Contrary to the dominant discourse in the European or US media, the BRIC countries are more than a vague concept formulated by a Wall Street banker. In fact, since 2006 (the year of the first BRIC ministerial meeting) at the initiative of Vladimir Putin, Russia has been very proactive in bringing relations between these four powers (Brazil, Russia, India and China) to fruition. This has allowed the creation of cooperation mechanisms between the four countries on most major global issues including regular foreign ministers and finance ministers’ meetings, monthly consultations of ambassadors to the United Nations, coordination of G20 positions and summits at Head of State level (Yekaterinburg in June 2009, Sao Paulo in April 2010). As Dmitry Medvedev recalled recently, for Moscow the BRIC network has officially become the second priority of foreign policy after the partnership with the EU. By simultaneously implementing this pro-BRIC and pro-Euro diplomacy, Russia appears as one of the great champions of a post-crisis world that is not composed of blocs in various conflicts with each other.
And this is also an aspect that joins Euroland’s basic objectives (like the EU’s): to avoid a world of conflicting blocs that would lead straight to the worst post-crisis scenario. Meanwhile, every quarter that goes by forces Euroland leaders to note that China, India, Russia and Brazil are key partners over almost all major global issues whilst, from the Middle East to Afghanistan via the Dollar, Washington seems incapable of solving the problems that are gathering on its table.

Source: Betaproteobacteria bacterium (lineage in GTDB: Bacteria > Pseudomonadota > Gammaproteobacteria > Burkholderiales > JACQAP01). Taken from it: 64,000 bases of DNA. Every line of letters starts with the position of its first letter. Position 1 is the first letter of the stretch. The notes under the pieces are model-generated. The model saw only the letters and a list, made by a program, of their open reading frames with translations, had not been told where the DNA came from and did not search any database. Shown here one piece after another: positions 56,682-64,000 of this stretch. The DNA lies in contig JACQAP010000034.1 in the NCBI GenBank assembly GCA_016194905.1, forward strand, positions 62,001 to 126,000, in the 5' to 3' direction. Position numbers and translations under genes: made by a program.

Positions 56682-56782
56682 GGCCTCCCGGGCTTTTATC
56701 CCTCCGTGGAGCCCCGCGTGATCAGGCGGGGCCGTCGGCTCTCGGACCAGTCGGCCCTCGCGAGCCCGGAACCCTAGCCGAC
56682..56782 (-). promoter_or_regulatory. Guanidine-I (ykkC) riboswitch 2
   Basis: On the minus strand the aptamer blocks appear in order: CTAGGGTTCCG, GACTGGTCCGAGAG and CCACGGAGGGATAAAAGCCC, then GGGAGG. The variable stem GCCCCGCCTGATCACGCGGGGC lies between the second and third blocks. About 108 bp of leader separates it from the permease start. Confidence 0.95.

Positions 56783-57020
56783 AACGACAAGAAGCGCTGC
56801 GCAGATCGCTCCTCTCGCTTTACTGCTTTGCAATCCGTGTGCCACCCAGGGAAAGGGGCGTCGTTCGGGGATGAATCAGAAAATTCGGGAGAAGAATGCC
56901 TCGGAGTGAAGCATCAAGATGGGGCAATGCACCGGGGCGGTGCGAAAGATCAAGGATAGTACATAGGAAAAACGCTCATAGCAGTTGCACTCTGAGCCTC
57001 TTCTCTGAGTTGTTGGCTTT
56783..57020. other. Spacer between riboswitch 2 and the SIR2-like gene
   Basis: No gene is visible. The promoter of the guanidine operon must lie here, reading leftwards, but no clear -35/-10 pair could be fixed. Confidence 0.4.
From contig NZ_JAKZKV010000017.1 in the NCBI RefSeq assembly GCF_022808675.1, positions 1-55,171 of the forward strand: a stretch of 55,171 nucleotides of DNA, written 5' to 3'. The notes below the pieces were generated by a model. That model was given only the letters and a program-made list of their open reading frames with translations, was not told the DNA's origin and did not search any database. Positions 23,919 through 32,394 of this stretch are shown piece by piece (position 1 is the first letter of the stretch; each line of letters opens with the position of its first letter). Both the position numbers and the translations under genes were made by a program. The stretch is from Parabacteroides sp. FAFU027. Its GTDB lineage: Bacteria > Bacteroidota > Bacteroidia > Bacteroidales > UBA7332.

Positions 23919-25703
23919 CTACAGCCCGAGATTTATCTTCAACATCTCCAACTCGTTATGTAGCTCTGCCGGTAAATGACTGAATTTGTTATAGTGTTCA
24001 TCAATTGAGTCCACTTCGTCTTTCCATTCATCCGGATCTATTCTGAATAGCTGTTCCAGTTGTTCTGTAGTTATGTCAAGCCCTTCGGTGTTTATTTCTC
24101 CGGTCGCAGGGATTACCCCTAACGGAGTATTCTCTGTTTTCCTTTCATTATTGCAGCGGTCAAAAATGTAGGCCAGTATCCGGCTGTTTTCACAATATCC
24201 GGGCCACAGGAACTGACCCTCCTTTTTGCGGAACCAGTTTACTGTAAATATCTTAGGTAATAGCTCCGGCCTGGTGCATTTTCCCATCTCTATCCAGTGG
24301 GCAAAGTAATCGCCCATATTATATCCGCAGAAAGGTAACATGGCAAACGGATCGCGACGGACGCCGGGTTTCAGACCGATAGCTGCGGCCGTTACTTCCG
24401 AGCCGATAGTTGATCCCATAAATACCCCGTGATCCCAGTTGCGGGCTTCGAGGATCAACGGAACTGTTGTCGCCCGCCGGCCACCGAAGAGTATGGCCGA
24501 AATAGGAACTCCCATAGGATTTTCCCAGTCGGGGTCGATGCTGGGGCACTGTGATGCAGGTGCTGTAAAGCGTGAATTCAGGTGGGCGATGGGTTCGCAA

Of course, in this context of general convergence Russia and Euroland have several specific issues where differences exist that the continuation of the crisis could well mitigate significantly:
The case of China: Threat and partner at the same time
Relations with China follow two very different rationales here since Moscow, while not wishing a future Chinese hegemony, wants to maximize its cooperation with its big Asian neighbor. Russian-Chinese solidarity is thus exemplary in monetary affairs: both countries are calling for a restructuring of the global monetary order and reject any central responsibility of the Yuan in contemporary monetary disorder, pointing out that it’s the Dollar at the heart of the current system which creates instability. While for now, the EU remains loyal to the old order based on the Dollar and tends to follow Washington on this issue. However, from Paris to Berlin (and Frankfurt, with the ECB) since the crisis in Spring 2010, we are beginning to see the dawning of a different opinion which now wants to ask the question of the international monetary system as a whole. The next two years, because of the inevitable weakening of the US currency based on the monetization of US debt under the guise of successive ineffective boosts by the Fed, will no doubt harden Euroland’s position here, allowing Russia and Euroland to hold a similar position.